In a divorce situation, nothing is ever final. Divorce agreements can be adjusted to reflect what is going on in the lives of the men and women involved. If one person’s circumstances significantly change or if a child’s needs change, it may be time to reconsider the divorce agreement and seek a court order modification.

However, just because someone wants to modify an existing court order does not necessarily mean the court will automatically change the order. The person making the request must show a genuine purpose for the change. If the court disagrees that a modification is necessary, the requestor is left with the existing order. This is what one Georgia man recently discovered the hard way.

In June 2009, less than seven months after a drawn-out divorce, a man sought court approval for child custody and visitation modification. He also filed a petition for citation of contempt regarding his young child.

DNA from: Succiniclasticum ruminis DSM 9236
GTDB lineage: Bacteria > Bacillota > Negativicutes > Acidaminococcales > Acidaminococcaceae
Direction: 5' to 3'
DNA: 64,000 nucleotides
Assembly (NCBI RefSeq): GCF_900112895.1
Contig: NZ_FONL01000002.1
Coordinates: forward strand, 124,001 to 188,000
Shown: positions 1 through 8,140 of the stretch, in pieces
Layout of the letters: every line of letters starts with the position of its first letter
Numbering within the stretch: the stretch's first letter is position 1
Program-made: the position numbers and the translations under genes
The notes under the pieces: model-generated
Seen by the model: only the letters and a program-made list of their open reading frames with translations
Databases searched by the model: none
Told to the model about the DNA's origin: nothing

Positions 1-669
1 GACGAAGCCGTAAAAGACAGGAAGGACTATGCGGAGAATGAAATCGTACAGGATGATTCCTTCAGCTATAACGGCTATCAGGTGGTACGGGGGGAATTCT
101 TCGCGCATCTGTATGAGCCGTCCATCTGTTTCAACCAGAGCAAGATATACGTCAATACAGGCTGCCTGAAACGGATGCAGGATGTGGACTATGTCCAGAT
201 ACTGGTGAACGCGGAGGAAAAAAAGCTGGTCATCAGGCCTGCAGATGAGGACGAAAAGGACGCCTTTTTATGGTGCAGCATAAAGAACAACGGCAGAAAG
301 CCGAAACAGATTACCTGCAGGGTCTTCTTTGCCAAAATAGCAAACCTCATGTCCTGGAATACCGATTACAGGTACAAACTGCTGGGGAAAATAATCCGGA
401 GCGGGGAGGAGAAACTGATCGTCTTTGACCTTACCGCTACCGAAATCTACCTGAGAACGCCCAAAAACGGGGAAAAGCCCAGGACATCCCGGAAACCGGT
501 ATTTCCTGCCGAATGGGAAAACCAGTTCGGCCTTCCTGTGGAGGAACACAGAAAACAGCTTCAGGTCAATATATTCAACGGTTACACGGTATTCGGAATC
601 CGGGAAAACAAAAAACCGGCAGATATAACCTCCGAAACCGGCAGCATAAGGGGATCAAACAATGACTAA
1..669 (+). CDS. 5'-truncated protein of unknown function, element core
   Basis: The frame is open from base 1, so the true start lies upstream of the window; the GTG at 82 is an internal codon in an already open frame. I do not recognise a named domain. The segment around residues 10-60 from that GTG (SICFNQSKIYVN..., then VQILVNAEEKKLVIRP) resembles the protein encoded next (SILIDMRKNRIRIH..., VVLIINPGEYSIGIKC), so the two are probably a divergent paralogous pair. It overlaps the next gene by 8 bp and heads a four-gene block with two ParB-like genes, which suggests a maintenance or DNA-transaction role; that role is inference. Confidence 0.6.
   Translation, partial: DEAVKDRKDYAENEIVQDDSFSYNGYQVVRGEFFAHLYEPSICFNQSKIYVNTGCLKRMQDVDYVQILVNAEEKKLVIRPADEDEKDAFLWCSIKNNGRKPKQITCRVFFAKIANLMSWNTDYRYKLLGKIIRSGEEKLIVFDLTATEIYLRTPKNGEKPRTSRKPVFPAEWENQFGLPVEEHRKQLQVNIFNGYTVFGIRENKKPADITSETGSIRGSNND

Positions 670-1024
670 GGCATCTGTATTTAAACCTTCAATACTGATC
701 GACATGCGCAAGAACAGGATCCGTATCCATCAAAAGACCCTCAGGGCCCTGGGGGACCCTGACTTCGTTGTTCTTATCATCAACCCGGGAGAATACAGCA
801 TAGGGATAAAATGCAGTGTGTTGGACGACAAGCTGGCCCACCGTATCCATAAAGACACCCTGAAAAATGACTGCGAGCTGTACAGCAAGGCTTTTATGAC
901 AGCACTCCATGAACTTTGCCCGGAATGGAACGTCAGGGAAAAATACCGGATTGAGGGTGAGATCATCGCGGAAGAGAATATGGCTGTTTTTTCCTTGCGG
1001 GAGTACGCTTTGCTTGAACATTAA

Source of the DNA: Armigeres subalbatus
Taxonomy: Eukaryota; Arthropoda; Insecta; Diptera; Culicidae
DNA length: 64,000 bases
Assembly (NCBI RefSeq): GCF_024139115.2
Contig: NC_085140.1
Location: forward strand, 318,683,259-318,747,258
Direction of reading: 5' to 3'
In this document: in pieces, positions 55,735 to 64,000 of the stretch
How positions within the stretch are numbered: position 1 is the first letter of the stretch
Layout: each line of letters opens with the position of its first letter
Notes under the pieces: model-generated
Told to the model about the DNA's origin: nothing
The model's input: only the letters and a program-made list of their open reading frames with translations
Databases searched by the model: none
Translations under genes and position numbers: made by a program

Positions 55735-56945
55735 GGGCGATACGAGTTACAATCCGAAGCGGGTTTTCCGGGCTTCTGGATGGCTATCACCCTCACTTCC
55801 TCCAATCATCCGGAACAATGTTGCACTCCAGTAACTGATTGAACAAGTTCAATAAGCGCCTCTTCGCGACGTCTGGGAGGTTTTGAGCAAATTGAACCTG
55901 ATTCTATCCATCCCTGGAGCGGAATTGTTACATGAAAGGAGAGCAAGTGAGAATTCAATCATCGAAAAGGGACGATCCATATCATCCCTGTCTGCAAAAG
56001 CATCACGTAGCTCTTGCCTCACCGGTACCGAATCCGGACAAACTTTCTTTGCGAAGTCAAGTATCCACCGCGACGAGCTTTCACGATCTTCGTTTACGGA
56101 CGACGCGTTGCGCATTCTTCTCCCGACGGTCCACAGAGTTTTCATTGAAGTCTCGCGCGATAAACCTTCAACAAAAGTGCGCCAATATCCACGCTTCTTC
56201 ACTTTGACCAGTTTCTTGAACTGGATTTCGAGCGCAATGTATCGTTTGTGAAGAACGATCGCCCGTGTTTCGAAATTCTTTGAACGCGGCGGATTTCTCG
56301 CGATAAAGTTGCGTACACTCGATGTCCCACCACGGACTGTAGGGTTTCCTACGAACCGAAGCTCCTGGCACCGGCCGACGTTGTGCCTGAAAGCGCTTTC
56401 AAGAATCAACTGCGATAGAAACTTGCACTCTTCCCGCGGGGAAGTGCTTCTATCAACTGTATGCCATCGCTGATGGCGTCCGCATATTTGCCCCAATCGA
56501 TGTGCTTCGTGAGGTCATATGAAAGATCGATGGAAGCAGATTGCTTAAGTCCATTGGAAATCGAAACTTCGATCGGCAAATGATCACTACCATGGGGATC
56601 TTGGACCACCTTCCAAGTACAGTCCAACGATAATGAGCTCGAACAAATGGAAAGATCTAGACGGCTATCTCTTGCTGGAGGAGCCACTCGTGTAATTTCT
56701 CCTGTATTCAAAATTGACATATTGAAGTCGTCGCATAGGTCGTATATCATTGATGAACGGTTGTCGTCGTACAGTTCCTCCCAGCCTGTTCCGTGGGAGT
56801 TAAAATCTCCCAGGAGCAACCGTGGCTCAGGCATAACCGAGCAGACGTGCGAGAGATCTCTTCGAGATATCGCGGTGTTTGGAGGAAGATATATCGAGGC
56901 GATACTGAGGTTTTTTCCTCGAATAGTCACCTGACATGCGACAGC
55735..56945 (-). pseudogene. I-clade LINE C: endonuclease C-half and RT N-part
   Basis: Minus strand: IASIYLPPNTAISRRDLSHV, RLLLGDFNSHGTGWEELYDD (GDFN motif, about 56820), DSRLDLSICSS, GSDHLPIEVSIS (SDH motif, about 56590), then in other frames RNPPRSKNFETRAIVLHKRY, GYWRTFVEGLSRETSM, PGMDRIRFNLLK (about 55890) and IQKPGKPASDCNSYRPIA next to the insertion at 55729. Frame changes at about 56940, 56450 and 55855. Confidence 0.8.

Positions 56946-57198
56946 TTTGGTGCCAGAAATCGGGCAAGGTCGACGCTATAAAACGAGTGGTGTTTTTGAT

A fierce litigation battle followed. Ultimately, a Gwinnett Superior Court judge recently determined that the man’s legal action was “baseless, void of foundations of law and/or fact” and was filed simply to harass and rack up unnecessary costs.

The court declared that the man’s case constituted abusive litigation. Under state law, if someone brings a lawsuit that is found to be unjustified, the opposing party may be entitled to collect money for his or her attorney fees. In this particular case, the judge awarded the woman $400,000 in attorney fees, which the man who brought the lawsuit must pay. One lawyer noted that this decision was a “landmark or possibly record-setting” amount of money in an abusive litigation matter.

Anyone wondering whether a court order modification request is valid can speak with an experienced family law attorney for clarification.

Source: Gwinnett Daily Post, “Woman gets $400K in abusive litigation,” Tyler Estep, 11 March 2011